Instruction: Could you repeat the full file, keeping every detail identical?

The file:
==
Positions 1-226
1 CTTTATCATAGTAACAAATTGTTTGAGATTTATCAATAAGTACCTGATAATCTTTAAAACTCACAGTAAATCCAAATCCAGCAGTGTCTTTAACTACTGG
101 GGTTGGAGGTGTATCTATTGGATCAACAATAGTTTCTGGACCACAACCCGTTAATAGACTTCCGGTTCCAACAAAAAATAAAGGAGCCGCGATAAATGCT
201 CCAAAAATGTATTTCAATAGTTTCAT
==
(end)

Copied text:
Positions 1-226
1 CTTTATCATAGTAACAAATTGTTTGAGATTTATCAATAAGTACCTGATAATCTTTAAAACTCACAGTAAATCCAAATCCAGCAGTGTCTTTAACTACTGG
101 GGTTGGAGGTGTATCTATTGGATCAACAATAGTTTCTGGACCACAACCCGTTAATAGACTTCCGGTTCCAACAAAAAATAAAGGAGCCGCGATAAATGCT
201 CCAAAAATGTATTTCAATAGTTTCAT